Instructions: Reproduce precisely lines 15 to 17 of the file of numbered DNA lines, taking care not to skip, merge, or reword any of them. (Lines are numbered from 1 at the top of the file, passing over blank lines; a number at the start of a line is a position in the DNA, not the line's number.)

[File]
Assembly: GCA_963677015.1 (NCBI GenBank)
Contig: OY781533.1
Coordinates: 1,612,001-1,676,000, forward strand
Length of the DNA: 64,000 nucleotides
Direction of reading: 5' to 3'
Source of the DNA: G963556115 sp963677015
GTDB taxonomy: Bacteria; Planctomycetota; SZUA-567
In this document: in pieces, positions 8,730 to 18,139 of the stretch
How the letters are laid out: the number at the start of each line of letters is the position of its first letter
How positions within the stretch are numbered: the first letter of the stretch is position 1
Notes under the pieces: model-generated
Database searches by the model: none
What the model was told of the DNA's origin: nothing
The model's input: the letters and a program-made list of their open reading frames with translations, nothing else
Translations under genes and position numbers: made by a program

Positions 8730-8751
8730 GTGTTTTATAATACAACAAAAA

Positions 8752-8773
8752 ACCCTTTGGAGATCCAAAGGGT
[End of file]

Translations under genes and position numbers: made by a program

Positions 8730-8751
8730 GTGTTTTATAATACAACAAAAA